3. You mention Ft. Collins.  It is around 40 min from Wyoming and 45 min from Cheyenne.  I know quite a few people that travel 45 min. to work.  In fact, everyone that lives in the far out Memphis suburbs and drives to downtown for work during rush hour drives at least 45 min to work (and there are lots of these people and every big city has them).  

4.  Wyoming has no income tax.  It does not tax wages, interest, dividens, or business income.

5. CO has a low income tax.  People should have little more reason to leave Wyoming for work than they have to leave DE or NH.  Most of the states around WY are low income tax states while most of the states around NH are high income tax states.

6. An out-of-state commute has many good points like the ability to recruit and network with other freedom groups.

7.  This is the big one.  People have no more need to work out-of-state in WY than they do in NH.  However, NH has a high cost of living and high housing costs.  In fact, NH housing costs are sky high near Boston.

Wyoming has a low cost of living and low housing costs.  Both CO and MA par workers very well.  However, if you figure in the median CO income for someone with a WY cost of living, it is much HIGHER than a median MA income for someone with a NH cost of living.
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Eric

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Re:Income tax one state to another
« Reply #6 on: July 18, 2003, 12:27:35 am »

Those jobs are also an hour or more drive from the closest Wyoming towns.  Income tax + 2 hours a day in car = unhappy camper.  I wonder how many Fort Collins commuters will get fed up and move to Fort Collins?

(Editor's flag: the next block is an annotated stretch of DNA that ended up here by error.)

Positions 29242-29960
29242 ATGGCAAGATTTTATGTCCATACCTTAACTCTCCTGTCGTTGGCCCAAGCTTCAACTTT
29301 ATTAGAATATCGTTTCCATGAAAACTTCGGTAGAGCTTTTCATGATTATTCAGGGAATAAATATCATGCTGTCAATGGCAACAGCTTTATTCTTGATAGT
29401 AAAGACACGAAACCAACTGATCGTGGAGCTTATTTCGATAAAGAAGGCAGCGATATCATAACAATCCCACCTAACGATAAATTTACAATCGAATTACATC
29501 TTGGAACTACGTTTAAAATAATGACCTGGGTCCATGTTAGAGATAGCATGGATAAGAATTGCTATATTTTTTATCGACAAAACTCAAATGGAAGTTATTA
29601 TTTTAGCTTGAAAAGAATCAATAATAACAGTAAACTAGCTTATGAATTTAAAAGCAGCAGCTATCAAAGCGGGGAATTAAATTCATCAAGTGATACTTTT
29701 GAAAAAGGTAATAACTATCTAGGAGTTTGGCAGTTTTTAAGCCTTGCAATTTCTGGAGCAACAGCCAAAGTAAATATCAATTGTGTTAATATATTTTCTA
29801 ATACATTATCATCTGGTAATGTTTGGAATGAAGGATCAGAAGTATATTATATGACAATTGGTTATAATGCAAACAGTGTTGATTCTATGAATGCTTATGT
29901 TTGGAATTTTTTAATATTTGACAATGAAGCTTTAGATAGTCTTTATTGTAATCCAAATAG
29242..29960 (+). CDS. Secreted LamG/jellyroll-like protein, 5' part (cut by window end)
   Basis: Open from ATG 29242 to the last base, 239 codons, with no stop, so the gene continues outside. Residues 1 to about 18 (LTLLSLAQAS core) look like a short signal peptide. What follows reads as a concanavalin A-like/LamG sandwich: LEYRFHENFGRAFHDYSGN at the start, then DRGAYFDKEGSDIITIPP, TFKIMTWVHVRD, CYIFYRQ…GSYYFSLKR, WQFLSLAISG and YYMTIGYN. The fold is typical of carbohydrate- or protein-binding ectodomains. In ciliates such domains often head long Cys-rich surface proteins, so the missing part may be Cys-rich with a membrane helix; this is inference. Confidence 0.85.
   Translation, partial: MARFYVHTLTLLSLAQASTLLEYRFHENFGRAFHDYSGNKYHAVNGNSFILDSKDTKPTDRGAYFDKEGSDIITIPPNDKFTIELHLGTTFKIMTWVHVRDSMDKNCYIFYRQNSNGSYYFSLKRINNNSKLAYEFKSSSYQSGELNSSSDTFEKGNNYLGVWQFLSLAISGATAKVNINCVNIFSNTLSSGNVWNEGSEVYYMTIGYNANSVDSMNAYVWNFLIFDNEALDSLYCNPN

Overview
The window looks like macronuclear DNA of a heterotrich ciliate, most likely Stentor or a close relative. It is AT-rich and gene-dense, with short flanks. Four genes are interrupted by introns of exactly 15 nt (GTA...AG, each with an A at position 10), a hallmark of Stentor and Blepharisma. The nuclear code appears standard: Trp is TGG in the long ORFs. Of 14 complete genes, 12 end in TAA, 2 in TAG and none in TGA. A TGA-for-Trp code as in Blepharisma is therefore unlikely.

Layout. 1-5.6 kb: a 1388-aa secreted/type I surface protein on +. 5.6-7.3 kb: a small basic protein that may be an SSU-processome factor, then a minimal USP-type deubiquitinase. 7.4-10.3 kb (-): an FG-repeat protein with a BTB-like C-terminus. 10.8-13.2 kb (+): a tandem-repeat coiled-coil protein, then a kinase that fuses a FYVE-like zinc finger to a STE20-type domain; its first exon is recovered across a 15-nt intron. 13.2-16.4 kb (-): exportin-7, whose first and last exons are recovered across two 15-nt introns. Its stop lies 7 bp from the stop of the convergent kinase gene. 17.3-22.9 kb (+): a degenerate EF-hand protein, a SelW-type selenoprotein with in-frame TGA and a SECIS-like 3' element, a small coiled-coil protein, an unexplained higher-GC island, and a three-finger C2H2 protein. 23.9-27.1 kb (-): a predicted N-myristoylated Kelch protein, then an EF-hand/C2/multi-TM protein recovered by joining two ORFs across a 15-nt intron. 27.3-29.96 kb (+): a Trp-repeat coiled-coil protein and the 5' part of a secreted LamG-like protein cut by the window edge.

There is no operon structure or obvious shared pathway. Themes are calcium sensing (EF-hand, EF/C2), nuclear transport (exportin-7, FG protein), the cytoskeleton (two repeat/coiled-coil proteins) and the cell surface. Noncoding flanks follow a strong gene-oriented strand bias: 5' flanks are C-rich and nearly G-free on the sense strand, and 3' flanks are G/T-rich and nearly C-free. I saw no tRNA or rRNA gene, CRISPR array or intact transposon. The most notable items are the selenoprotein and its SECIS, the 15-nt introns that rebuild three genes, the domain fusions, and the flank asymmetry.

I guess what is acceptable for a commute depends on where you're from...  Here in scenic Fredericksburg VA (considered the southernmost part of the Washington DC commuting area) I go 45 minutes each way to work, and by local standards I have a pretty easy commute (light traffic).    I can think of several co-workers who do more than 1 hour each way and I know someone who actually goes from Fredericksburg VA to Rockville MD every day -- and that's 2 hours each way at 5am when there's no traffic.

There are companies around here who will pay your traffic fines if you're ticketed while speeding or in the HOV lane without the required number of people in your vehicle.  To encourage you to get to work on time.  :)

I actually enjoy my commute.  I go a long distance but there is very little traffic.  I just set the cruise control, go straight, and sing to the radio!  ;)   What would suck would be commuting into DC or any metro area.  Boston would be the worst -- I spent a week there in '98. Traffic in Boston makes DC seem like a deserted country road.  I can't imagine Philly would be any better than DC, but Baltimore isn't too bad.

I will definitely agree that urban commuter == unhappy camper.  But this rural commuter is well adjusted and a much-improved singer!

eric
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Chad Warner

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Re:Income tax one state to another
« Reply #7 on: July 18, 2003, 09:48:42 am »

Pardon this particular tangent but I would like others opinons on it.


I wonder if I work in Boston.  My company is about 17 miles northeast of Boston.  The window out of my office looks out onto the Concord River.  I wouldn't say it is a country setting but it certainly doesn't feel urban.  I drive about 30 miles to work and it takes about 30 minutes.  I am between Nashua and Boston almost directly, but closer to Nashua.  I have never in my life considered that Nashua was influenced by Boston, nor that Boston included Nashua as part of its suburbs.  It strikes me that most people who live in Nashua either work in Nashua or right around where I work, which I don't think of as Boston.

I guess I wasn't paying attention about Wyoming not having an income tax.  That is a good thing.  But as far as saying that Co is low while say, Ma is high, are we going to quibble about .7%?  Ma is 5.3% while Co is 4.6%.  They both have one which is not as good as not having one, especially for a non-resident.